There will always be things thrown your way last minute because that’s just how it works, lol. Writing it down on a calendar is a great way to keep a tab on when and what time things are due. If you follow me on Instagram then you’ll see me working on my planner every week!
5. Leave Work at School
My first year of school I found myself staying countless of times trying to catch up on everything for work and then sometimes I would take things with me home to try to catch up, but the truth is, you’ll never catch up. There is always something that needs to get done at work and I have found that by pacing myself and scheduling things out I have found ways to get things done without taking anything home. Before I would go to work then come home and work. I was waking up with such negative attitudes, I hated it. Now, I have more energy and motivation about going to work each morning since leaving work at work.
Don’t be afraid to ask people for help or ask any questions you may have. We were all beginners at some point and being a teacher means that we enjoy helping others. Don’t make your first year hard on yourself and don’t feel like you need to figure out everything on your own, you don’t.
My first year I was so fortunate to have a department and co-worker that reached out to me when it came to sharing lessons. I have never felt that competition or the need to hide teaching materials/ strategies from my co-workers. I honestly believe that collaborating ideas and sharing lessons allow us to grow as educators all while helping our students succeed. Find a community of teachers that are willing to collaborate and learn from them. Don’t be afraid to share your ideas either!
We work with students who are emotionally trying to figure out themselves all while being a student. Which means that sometimes some students are going to have their bad days and each day will be a different student or students. And, because we are humans, as teachers we are going to go through personal things as well and having bad days in a classroom can lead up to a lot of vulnerable situations. I learned quick, that the practice of self-regulation throughout the day is important in order to keep yourself calm and collected. Whenever you have those days, step away from a situation, think it through and deal with your situation once you have gathered your thoughts calmly. Yelling in a classroom is not necessary and more than likely you are going to find yourself having a miserable year. Students want to feel like adults, not kids, so talk to them with a calm and collected approach. Remember you are the adult in the room, you don’t need to go on a back and forth argument.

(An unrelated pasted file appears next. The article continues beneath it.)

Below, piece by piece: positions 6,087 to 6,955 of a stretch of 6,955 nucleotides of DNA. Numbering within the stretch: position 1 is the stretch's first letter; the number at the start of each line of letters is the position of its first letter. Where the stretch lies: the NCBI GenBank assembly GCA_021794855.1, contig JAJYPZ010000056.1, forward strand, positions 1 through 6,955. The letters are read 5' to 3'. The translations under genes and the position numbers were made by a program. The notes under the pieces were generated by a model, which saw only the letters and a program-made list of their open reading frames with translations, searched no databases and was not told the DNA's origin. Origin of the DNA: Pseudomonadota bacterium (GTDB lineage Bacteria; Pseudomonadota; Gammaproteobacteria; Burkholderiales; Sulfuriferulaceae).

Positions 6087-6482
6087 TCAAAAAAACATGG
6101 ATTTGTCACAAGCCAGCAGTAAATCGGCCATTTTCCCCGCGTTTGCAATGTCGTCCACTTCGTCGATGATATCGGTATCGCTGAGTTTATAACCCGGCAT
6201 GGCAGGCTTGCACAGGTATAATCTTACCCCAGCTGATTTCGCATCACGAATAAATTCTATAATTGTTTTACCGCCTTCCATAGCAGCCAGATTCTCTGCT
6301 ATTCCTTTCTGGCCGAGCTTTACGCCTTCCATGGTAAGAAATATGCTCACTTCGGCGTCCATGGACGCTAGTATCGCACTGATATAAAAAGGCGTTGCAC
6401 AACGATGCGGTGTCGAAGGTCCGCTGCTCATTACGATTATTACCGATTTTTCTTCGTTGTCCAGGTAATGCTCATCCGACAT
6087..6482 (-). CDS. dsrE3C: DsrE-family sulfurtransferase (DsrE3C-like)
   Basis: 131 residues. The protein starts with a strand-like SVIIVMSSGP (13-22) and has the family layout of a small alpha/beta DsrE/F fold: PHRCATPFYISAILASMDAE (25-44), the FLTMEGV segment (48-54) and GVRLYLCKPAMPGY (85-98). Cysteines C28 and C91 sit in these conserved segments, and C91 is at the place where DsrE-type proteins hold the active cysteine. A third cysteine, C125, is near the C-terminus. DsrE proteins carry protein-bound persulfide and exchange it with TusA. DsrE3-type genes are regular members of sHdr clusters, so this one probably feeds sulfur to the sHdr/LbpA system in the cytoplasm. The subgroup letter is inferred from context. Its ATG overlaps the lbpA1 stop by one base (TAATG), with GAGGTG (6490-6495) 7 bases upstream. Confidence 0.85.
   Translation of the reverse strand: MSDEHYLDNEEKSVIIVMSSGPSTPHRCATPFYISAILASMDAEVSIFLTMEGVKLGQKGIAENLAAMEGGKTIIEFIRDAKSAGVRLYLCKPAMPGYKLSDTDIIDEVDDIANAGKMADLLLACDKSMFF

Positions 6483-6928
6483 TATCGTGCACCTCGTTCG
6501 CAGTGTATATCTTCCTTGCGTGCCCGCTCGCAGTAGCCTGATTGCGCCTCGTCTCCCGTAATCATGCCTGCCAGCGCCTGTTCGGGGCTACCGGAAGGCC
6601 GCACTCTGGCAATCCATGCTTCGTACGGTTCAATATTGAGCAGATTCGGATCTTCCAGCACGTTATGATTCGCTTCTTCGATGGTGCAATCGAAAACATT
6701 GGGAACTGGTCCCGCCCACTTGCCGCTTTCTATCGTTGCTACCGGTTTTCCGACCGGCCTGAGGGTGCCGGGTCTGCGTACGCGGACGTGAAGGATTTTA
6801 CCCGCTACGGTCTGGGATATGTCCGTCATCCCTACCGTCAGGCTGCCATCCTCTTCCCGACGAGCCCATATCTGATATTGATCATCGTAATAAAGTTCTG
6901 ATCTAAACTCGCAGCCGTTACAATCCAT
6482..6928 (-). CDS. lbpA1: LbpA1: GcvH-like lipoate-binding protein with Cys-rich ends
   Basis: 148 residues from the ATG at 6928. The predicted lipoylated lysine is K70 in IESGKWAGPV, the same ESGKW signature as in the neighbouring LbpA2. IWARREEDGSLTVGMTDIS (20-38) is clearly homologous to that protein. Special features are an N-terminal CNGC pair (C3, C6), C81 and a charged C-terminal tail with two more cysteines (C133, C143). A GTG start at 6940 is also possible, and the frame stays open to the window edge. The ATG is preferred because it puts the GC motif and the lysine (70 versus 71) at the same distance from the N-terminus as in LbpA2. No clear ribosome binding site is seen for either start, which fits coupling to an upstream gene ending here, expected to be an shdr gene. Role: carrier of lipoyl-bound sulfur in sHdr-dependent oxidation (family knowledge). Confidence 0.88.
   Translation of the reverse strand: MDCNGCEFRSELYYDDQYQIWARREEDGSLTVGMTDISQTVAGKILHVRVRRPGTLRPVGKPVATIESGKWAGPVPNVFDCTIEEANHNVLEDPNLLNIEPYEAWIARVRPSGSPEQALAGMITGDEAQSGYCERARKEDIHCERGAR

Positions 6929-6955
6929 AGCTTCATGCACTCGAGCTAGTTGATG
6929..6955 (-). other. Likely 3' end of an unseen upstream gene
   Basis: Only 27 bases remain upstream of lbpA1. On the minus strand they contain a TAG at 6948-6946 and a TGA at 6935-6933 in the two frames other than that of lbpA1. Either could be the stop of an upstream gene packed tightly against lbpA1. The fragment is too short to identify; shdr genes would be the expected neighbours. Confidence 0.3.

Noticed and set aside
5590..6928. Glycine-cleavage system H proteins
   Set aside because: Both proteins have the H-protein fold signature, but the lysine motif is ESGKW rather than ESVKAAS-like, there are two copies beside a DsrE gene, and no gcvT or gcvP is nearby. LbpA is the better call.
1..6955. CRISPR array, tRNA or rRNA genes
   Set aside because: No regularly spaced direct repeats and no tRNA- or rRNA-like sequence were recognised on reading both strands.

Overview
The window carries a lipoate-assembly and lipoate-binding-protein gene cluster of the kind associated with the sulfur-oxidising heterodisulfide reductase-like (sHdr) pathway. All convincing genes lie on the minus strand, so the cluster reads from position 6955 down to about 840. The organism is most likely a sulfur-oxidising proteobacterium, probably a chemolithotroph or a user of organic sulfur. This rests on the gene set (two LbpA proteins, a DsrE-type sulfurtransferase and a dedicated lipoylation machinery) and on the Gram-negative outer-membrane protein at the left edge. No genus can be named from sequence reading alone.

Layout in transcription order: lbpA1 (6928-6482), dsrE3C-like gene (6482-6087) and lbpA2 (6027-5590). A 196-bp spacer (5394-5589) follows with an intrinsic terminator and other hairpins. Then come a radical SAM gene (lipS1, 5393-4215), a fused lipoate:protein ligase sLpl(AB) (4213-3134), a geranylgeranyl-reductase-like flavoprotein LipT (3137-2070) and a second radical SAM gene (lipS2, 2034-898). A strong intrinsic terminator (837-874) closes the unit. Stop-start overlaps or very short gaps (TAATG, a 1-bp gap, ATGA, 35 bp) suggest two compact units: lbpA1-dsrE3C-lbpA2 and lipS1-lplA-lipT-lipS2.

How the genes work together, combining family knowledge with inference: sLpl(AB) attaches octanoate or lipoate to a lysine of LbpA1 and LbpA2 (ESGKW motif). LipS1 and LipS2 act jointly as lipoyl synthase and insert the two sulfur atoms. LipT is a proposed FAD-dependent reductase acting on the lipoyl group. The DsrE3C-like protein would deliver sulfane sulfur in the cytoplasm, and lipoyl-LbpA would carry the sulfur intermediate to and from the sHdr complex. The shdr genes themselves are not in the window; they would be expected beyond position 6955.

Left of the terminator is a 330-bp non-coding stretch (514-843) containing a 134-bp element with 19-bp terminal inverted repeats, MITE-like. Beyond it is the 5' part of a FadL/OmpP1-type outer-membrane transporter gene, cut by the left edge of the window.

9.Make Mistakes and Learn from them
That’s right, as teachers we are going to try out different innovations and strategies and sometimes it won’t work out as a plan, but learn from those situations to create a better way of delivering your lesson. We are teachers, we won’t get everything right the first time around, but I learned that through my mistakes I have cultivated my most valuable lessons as a teacher.
10. Buy Yourself Comfortable Shoes
Okay, okay, how can I not throw some fashion advice right? My first year of teaching I bought all types of pretty heels, but I learned after my first week of school, I wasn’t going to make it in heels. I am the type of teacher who is consistently in the power zone, moving around the classroom which means I’m pretty much standing up all day. Invest in some comfortable shoes, wedges are pretty comfy for me. I even bought some ballet flats (lucky brand are usually comfy) to keep in my classroom and when I can’t stand my shoes anymore, I slip into them.
Have a wonderful first year and remember that you are changing and touching someone’s life each and every day you step into the classroom. Please feel free to comment below or ask a question. Don’t forget to SHARE and PIN, thank you!
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Have a Wonderful School Year and God Bless You Always!
Show yourself in all respects to be a model of good works, and in your teaching show integrity, dignity.